2016 Season


Globe exterior 2016


The 2016 Shakespeare's Globe season is called Wonder and is the first season under the new Artistic Director Emma Rice. She has a fresh opinion of how things should be done: more modern dress, gender swapping, a welcome to crying babies. As an example the final Emma Rice production was Shakespeare's “Cymbeline” which is to be retitled “Imogen” because that character has three times as many lines as the king. More controversially she encourages the replacing of Shakespearian phrases that she believes may not be understood with ones that will be. One step away fom complete translations that may be understood, but no longer sound like Shakespeare. I was sceptical, but willing to give the new régime a chance before condemning it, but having seen three productions and seen reviews of one other I am worried about the future of the Globe project.

The season consisted of four mainstream Shakespeare productions opening with “A Midsummer Night's Dream”. “The Taming of the Shrew” directed by Caroline Byrne. Iqbal Khan directed “Macbeth”. Finally Matthew Dunster directed “Imogen”, the retitled “Cymbeline”

The season also welcomed back Jonathan Munby's production of “The Merchant of Venice” starring Jonathan Pryce. This was a highlight of the 2015 season. It then went on tour and returned to the Globe for a short period in October.

A modern play called “946 - The Amazing Story of Adolphus Tips” adapted from a Michael Morpurgo novel was directed by Emma Rice. This was a co-production with her previous company Kneehigh.


A Midsummer Night's Dream

The first production of the season confirmed my fears about the new régime, but appears to be loved by critics and certainly the audience of which I was a part. It is directed by the new Artistic Director Emma Rice herself so can be seen as an example of what we are to get in the future.

The "rude mechanicals" were dressed in "Team Globe" T-shirts and all but Bottom (described as a security officer) were women. I know that their performance of “Pyramus and Thisbe” at the end of the play is supposed to be farcical but for me it was too much over the top and too long. Again my fellow playgoers disagreed.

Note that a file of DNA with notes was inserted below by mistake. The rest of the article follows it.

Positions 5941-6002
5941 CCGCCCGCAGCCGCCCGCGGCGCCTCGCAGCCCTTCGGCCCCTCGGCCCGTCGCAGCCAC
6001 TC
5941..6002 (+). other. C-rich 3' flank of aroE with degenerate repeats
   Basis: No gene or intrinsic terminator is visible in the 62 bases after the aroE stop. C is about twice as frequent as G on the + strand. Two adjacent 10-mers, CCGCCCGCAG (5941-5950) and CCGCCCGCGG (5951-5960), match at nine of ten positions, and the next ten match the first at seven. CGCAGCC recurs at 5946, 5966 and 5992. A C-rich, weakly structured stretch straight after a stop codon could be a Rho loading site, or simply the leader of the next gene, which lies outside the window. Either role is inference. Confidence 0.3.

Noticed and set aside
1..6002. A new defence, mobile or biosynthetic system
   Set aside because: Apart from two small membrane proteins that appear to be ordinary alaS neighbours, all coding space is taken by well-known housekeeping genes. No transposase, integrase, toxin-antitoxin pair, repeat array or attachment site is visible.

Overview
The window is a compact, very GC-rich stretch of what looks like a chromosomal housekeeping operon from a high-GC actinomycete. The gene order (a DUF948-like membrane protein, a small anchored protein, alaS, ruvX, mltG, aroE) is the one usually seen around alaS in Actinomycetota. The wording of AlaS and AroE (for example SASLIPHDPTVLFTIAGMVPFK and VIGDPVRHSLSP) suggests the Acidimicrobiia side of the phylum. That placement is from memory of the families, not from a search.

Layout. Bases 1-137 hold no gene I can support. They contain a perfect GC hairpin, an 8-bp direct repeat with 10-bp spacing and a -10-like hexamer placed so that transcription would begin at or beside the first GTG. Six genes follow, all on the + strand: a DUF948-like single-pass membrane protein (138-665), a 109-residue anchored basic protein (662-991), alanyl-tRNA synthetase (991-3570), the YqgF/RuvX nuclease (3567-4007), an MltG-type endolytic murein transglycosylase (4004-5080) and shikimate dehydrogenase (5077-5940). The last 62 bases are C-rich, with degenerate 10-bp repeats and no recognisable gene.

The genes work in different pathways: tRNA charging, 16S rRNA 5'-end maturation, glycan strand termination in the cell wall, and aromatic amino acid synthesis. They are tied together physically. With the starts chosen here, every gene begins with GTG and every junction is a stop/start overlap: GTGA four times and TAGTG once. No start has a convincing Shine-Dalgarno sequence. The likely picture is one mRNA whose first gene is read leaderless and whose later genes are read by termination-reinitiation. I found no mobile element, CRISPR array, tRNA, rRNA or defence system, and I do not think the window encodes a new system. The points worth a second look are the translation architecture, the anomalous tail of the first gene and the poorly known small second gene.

The lovers were described as "Hoxton Hipsters" – Hoxton is a local London borough. I should have thought that the story of the lovers in the forest was confusing enough, but change for change's sake gives us not Helena but Helenus a gay man!

One innovation I do approve of is the casting of cabaret artiste Meow Meow as Titania/Hippolyta. She is a very good actress and a very seductive Queen of the fairies. The music from the balcony above the stage was provided by an electric sitar and was very attractive.

So not a promising start for me.

The Taming of the Shrew

I didn't see this production. The innovation here was that all the cast were female.


Gaynor and her brother Paul joined me on one of the hottest days of the summer to see this production. I actually enjoyed this one, but I'm not keen on innovation for its own sake.

All the weird sisters' words were sung by an off stage chorus. Why should the four witches ask “When shall we three meet again?”

The director Iqbal Khan introduced a very young boy to accompany the Macbeths on stage at various places in the play. He was never referred to but apparently pointed out the importance of Macbeth's legacy. As in the earlier production additions became distractions. Believe in Shakespeare!

One innovation that wasn't as bad as I'd feared is the porter. Here Shakespeare does make things difficult to understand referring to equivocators which was topical just after the Gunpowder plot to assassinate King James in 1605, but we don't get the jokes any more. Here the porter was played by a woman (no surprise) who added current topical jokes into the speech. A reference to Donald Trump was particularly popular with the playgoers!

The murderous couple were excellently played by Ray Fearon and Tara Fitzgerald. The latter's decline is particularly moving.

So generally a good production, but the use of lighting effects and sound systems the original concept of Sam Wanamker of seeing the plays in the same context as in Shakespeare's day is being lost.


Here we go again. This was Shakespeare's play called “Cymbeline” which has been "renamed, reclaimed and refocused". It seems that Shakespeare was wrong to name this play after the king. His daughter has three times as many lines, so it was now to be called “Imogen”. The director was Matthew Dunster.

It's not the production, it's me! That was my first reaction, but this really is too much. Forgetting the arrogant messing about with the text, this is gimmickry for the sake of it. Cymbeline's court became a 2016 London drug dealing gang. The queen's son Cloten gives a good kicking to a rival gang member's head on stage. The cast was a mixture of professional and community actors, probaly explaining why I had difficulty understanding the words. Fights apparently needed to be 3D like in “The Matrix” with actors up and down ropes! I quite enjoyed the Grime music and the whole cast stomping around to it. On a positive note, Maddy Hill who used to be in the BBC soap “Eastenders” as the central Imogen was very good. As before this season, I miss seeing Shakespeare's play as he would have recognised it.


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